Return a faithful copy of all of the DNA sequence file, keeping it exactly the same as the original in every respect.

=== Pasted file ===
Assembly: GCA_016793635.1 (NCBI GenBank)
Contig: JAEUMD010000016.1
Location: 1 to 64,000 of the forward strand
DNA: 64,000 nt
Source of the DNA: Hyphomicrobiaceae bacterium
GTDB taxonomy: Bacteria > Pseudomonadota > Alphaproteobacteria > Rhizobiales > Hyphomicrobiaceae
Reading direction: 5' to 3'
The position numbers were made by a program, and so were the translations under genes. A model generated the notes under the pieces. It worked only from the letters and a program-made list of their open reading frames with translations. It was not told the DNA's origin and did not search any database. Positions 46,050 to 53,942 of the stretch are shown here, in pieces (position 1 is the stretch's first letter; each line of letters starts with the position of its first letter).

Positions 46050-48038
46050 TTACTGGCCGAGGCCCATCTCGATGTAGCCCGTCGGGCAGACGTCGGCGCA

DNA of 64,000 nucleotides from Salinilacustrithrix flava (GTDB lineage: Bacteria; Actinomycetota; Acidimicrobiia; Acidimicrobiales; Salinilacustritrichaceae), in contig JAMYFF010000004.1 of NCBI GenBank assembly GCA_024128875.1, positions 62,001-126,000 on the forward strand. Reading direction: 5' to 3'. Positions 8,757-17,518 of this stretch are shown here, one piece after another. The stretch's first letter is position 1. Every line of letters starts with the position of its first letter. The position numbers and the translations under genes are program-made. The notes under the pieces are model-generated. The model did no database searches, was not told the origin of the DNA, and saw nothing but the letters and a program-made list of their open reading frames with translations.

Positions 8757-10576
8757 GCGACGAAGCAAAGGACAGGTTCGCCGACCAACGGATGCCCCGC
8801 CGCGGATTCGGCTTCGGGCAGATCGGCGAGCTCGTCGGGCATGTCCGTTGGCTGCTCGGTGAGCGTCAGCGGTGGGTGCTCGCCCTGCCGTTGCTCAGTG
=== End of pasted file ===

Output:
Assembly: GCA_016793635.1 (NCBI GenBank)
Contig: JAEUMD010000016.1
Location: 1 to 64,000 of the forward strand
DNA: 64,000 nt
Source of the DNA: Hyphomicrobiaceae bacterium
GTDB taxonomy: Bacteria > Pseudomonadota > Alphaproteobacteria > Rhizobiales > Hyphomicrobiaceae
Reading direction: 5' to 3'
The position numbers were made by a program, and so were the translations under genes. A model generated the notes under the pieces. It worked only from the letters and a program-made list of their open reading frames with translations. It was not told the DNA's origin and did not search any database. Positions 46,050 to 53,942 of the stretch are shown here, in pieces (position 1 is the stretch's first letter; each line of letters starts with the position of its first letter).

Positions 46050-48038
46050 TTACTGGCCGAGGCCCATCTCGATGTAGCCCGTCGGGCAGACGTCGGCGCA

DNA of 64,000 nucleotides from Salinilacustrithrix flava (GTDB lineage: Bacteria; Actinomycetota; Acidimicrobiia; Acidimicrobiales; Salinilacustritrichaceae), in contig JAMYFF010000004.1 of NCBI GenBank assembly GCA_024128875.1, positions 62,001-126,000 on the forward strand. Reading direction: 5' to 3'. Positions 8,757-17,518 of this stretch are shown here, one piece after another. The stretch's first letter is position 1. Every line of letters starts with the position of its first letter. The position numbers and the translations under genes are program-made. The notes under the pieces are model-generated. The model did no database searches, was not told the origin of the DNA, and saw nothing but the letters and a program-made list of their open reading frames with translations.

Positions 8757-10576
8757 GCGACGAAGCAAAGGACAGGTTCGCCGACCAACGGATGCCCCGC
8801 CGCGGATTCGGCTTCGGGCAGATCGGCGAGCTCGTCGGGCATGTCCGTTGGCTGCTCGGTGAGCGTCAGCGGTGGGTGCTCGCCCTGCCGTTGCTCAGTG